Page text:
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On Minor Earthquakes and Home Preparedness

Last week a series of minor earthquakes hit the northern Israeli town of T’veria (Tiberius). No harm done, but it did remind everyone in the area that they are living on top of one of the Earth’s major tectonic fault lines. Now everyone is talking about home preparedness kits and aftershocks.

Over here, the North American Jewish community has experienced its own minor earthquake: the image presented by the Pew Research Center’s comprehensive study of the U.S. Jewish population. No harm done, but we were all forcefully reminded of a couple of major fault lines of our own.

On the one hand, we were reminded that the Jewish community extends beyond religious affiliation. Not only are a growing number of Jews identifying as having no religion, but even among those who do consider Judaism their religion, only 39% are synagogue members and only 29% visit a synagogue more than a few times a year.

On the other hand, the Pew aftershocks also brought to the fore the fault lines within the organized Jewish community, which is divided on the issue of how to respond to this increasing lack of institutional affiliation. Is it best to hunker down and focus on the few who still consider Jewish institutions relevant, or is it more advisable to transform existing institutions to accommodate the needs and wants of those who don’t show up?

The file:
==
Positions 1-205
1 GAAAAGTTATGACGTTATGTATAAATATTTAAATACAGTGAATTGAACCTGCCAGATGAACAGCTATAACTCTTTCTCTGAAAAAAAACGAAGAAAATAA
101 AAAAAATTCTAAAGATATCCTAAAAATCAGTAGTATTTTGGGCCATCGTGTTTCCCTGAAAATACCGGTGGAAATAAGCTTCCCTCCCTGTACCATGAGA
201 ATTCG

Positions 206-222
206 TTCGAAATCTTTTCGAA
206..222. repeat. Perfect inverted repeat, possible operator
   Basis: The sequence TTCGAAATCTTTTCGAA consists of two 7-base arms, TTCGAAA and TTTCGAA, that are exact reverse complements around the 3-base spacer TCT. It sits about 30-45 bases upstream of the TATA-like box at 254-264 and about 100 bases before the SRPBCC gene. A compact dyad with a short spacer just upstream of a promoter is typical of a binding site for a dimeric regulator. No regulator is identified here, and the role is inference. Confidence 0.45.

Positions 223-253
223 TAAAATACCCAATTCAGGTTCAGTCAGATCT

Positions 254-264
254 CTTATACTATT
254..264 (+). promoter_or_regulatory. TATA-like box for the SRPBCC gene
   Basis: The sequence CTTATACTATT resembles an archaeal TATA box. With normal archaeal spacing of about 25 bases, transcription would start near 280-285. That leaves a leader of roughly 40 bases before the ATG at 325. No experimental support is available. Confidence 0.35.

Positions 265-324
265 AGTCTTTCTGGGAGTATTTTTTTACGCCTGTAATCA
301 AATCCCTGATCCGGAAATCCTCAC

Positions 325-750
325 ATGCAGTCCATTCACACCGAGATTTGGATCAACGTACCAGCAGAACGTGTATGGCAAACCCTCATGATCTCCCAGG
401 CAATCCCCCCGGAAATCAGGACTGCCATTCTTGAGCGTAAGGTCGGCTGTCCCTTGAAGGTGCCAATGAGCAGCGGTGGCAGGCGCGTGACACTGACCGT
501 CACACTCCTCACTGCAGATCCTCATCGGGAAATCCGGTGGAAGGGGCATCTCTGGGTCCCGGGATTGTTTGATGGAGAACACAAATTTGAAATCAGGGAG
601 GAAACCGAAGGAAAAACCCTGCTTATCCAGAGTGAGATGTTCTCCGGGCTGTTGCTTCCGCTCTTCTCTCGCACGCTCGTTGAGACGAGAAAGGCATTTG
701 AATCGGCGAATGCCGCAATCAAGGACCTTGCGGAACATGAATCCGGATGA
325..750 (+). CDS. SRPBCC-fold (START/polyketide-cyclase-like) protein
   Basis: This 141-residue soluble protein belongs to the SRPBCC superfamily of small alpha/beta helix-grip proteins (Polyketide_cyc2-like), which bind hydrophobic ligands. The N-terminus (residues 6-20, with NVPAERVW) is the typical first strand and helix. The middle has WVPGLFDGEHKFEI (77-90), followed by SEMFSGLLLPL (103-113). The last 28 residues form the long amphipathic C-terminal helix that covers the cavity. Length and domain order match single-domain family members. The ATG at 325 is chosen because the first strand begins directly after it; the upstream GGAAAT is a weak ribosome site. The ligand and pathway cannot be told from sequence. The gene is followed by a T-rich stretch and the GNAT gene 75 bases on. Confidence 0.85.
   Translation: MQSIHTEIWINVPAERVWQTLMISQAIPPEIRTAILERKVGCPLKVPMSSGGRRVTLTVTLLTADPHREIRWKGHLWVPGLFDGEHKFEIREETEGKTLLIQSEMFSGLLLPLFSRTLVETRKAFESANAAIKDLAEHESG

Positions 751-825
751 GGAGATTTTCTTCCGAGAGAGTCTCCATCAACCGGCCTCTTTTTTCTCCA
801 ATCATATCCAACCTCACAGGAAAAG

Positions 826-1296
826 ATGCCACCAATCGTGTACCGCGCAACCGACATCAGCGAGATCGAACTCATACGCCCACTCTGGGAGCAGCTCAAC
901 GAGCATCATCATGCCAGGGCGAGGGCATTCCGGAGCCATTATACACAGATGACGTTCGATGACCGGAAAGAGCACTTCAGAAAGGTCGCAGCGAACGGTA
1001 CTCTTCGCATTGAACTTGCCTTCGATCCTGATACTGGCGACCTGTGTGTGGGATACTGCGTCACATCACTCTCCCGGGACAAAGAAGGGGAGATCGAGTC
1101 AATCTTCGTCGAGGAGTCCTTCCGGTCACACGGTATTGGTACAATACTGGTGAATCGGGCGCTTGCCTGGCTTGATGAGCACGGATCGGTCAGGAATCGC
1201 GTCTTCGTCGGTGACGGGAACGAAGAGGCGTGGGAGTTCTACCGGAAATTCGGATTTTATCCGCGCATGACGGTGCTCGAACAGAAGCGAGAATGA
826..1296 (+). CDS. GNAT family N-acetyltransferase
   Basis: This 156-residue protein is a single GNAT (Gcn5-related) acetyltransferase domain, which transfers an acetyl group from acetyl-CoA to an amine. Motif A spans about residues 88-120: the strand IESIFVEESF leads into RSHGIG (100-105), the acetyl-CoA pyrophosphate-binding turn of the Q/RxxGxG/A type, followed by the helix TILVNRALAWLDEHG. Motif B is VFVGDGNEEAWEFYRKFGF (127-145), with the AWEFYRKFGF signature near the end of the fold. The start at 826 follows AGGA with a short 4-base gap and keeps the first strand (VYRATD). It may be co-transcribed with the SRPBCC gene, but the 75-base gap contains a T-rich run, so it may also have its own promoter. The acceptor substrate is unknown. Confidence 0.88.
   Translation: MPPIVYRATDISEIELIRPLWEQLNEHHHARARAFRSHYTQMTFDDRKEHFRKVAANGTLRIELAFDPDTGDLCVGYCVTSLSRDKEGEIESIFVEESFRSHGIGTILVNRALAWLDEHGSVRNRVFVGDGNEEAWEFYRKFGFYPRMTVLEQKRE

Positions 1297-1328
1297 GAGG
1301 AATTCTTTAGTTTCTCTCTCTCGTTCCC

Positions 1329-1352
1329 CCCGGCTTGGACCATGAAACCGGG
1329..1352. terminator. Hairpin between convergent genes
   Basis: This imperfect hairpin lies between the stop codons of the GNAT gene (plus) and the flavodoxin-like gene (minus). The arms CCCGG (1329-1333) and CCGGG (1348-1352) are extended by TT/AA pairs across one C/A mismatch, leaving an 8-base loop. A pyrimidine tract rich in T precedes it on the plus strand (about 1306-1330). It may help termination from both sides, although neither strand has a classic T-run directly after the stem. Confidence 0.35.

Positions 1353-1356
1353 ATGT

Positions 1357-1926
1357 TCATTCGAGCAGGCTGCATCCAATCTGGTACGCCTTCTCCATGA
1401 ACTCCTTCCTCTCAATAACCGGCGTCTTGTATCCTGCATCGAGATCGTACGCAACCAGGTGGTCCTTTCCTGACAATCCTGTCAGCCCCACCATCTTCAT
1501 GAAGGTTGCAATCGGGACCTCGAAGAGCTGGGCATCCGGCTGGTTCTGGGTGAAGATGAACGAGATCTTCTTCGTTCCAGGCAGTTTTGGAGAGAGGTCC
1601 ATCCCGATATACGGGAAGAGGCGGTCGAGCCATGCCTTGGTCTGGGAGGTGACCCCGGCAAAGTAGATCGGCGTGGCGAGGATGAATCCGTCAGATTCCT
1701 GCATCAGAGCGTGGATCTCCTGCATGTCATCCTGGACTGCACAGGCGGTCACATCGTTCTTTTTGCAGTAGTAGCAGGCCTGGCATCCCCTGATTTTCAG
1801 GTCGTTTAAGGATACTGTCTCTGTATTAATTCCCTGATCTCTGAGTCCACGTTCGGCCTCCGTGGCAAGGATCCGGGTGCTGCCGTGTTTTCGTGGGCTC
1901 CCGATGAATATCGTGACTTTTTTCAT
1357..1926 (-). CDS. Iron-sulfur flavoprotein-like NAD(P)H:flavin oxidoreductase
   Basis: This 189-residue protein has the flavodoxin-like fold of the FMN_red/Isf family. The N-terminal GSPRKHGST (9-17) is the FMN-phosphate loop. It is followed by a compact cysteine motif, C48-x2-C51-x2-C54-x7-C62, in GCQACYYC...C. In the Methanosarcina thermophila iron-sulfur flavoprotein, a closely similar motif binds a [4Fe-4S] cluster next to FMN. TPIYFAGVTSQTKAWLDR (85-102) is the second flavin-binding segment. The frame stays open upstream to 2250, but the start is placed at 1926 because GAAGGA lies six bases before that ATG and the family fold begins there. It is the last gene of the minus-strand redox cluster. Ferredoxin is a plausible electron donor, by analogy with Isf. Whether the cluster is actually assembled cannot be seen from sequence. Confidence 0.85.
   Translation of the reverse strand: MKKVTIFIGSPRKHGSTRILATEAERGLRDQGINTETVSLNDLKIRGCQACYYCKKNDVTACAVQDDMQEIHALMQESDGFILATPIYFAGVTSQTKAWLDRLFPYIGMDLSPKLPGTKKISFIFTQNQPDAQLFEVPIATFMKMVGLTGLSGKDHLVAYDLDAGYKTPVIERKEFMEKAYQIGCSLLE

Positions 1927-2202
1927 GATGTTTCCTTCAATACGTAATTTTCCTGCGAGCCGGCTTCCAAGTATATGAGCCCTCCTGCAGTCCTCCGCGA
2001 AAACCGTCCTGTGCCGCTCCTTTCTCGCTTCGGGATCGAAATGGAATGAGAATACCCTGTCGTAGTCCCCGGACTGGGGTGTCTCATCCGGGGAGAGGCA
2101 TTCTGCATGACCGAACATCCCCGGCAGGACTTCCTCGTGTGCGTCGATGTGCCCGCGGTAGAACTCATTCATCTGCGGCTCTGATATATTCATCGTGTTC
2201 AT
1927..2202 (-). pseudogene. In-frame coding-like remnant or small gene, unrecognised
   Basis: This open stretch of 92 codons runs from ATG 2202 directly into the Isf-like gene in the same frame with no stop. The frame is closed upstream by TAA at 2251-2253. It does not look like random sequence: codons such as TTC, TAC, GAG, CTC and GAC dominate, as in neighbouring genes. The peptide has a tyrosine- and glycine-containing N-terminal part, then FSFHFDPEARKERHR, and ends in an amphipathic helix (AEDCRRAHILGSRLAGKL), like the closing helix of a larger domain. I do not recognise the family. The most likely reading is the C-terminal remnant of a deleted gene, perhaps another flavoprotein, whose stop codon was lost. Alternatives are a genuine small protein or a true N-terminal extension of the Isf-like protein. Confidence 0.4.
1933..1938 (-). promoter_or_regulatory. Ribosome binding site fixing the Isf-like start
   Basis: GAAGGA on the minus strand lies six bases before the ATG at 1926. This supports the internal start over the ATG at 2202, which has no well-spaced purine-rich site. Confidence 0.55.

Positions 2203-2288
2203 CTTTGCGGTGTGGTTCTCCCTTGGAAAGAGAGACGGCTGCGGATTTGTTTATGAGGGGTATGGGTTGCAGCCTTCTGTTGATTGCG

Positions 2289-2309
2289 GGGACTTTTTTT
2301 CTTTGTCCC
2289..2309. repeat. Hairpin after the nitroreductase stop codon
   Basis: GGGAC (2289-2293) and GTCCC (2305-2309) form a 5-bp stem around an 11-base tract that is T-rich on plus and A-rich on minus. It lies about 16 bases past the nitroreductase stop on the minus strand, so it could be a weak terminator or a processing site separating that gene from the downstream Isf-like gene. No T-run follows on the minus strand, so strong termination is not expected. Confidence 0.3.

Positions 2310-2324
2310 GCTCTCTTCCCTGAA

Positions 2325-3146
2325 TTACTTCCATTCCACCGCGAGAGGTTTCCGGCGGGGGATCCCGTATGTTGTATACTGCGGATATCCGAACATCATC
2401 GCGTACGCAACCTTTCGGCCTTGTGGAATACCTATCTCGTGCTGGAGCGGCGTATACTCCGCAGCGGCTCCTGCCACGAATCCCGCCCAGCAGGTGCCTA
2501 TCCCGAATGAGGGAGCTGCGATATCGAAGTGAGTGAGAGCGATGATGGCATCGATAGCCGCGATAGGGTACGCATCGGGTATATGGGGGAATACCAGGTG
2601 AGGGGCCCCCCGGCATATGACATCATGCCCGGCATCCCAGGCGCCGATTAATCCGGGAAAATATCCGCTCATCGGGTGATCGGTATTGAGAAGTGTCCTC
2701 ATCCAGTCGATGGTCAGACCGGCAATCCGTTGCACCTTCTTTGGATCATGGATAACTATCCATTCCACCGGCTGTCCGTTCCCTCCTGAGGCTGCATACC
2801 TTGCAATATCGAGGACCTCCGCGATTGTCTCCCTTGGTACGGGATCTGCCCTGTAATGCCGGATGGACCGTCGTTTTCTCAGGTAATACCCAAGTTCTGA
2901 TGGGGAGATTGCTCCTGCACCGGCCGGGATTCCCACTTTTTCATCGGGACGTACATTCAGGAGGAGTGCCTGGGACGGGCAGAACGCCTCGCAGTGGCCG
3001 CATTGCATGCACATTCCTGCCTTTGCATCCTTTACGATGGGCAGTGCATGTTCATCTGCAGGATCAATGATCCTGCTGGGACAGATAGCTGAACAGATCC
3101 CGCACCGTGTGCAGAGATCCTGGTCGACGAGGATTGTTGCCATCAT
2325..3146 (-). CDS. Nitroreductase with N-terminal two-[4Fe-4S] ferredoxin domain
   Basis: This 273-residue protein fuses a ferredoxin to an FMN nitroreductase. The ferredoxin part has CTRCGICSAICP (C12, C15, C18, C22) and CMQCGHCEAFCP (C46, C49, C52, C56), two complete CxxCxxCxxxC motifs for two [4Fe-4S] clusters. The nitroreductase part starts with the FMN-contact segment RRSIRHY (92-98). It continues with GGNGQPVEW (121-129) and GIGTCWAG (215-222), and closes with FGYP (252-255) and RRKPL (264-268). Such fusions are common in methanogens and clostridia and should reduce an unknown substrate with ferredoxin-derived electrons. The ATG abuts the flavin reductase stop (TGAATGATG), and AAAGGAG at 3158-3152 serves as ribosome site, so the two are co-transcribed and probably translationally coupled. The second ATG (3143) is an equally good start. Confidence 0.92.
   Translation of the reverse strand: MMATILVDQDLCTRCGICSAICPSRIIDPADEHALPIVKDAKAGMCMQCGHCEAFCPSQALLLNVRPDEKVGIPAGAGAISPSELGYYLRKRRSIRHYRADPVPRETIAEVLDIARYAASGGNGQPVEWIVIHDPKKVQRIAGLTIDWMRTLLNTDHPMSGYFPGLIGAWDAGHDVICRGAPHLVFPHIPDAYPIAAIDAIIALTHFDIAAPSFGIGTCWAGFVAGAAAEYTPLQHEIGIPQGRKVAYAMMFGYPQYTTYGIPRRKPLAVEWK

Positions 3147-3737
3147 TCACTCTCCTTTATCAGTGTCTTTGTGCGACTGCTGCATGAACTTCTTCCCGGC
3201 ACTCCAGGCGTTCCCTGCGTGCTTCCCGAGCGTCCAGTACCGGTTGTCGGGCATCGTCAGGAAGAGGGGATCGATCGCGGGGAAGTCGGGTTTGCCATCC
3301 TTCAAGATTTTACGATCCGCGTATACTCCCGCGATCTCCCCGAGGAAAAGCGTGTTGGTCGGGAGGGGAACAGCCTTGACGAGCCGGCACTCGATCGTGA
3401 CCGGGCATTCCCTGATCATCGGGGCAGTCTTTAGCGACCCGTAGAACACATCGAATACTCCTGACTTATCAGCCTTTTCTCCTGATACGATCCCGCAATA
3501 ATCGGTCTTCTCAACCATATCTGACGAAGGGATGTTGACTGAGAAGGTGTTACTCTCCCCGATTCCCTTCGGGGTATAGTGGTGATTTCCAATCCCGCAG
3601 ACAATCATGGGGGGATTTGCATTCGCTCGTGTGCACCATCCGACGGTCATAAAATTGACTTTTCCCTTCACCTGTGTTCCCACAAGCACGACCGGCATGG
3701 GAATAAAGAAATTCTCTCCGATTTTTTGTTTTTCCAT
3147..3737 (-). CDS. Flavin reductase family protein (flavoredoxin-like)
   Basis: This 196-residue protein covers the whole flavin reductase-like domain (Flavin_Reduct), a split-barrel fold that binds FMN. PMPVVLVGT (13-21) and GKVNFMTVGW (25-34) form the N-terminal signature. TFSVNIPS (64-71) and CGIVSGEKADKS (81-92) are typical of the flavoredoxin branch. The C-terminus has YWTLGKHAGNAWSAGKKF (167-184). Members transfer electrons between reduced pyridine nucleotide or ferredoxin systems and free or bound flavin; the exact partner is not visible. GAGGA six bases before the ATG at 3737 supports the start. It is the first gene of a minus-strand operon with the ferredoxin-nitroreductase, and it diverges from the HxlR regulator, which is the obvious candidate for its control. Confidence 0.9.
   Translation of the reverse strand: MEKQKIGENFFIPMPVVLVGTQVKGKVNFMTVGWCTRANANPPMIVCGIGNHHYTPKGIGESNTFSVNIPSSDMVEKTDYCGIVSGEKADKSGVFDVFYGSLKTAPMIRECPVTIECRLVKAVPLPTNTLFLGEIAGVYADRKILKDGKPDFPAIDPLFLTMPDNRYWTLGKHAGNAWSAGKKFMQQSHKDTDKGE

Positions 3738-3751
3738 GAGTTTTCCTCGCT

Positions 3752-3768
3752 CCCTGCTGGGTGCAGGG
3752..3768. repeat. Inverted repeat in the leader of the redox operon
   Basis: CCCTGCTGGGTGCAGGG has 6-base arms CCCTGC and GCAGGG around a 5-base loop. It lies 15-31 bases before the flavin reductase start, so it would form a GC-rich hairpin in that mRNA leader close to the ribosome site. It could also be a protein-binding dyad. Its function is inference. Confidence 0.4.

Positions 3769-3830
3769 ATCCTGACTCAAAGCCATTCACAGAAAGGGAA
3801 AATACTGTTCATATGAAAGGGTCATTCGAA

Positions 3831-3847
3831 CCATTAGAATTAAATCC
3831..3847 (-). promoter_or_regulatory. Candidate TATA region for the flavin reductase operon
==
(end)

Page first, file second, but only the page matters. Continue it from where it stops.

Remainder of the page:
Partially in response to the Pew reverberations, Big Tent Judaism/Jewish Outreach Institute (JOI) is now proud to release a new study of one major population that is relevant to this discussion – adult children of intermarriage. We now know that a majority of Jews born today are born to one, rather than to two Jewish parents (recall the 58% intermarriage rate and 71% among the non-Orthodox found by Pew). According to Pew, 1.3 million adult U.S. Jews (25% of all Jews; 16% of Jews by religion) have one parent who is not Jewish. In our study, we looked at those Jews with one Jewish parent who (by their own definition) are engaged in Jewish life, say being Jewish is important to them, and raise or plan to raise their children Jewish by religion. We found that while these more Jewishly connected Jews with one Jewish parent are highly interested in Jewish participation, they are less likely than similar Jews who have two Jewish parents to have actually participated in such activities. This is especially true when it comes to participation in Jewish institutions.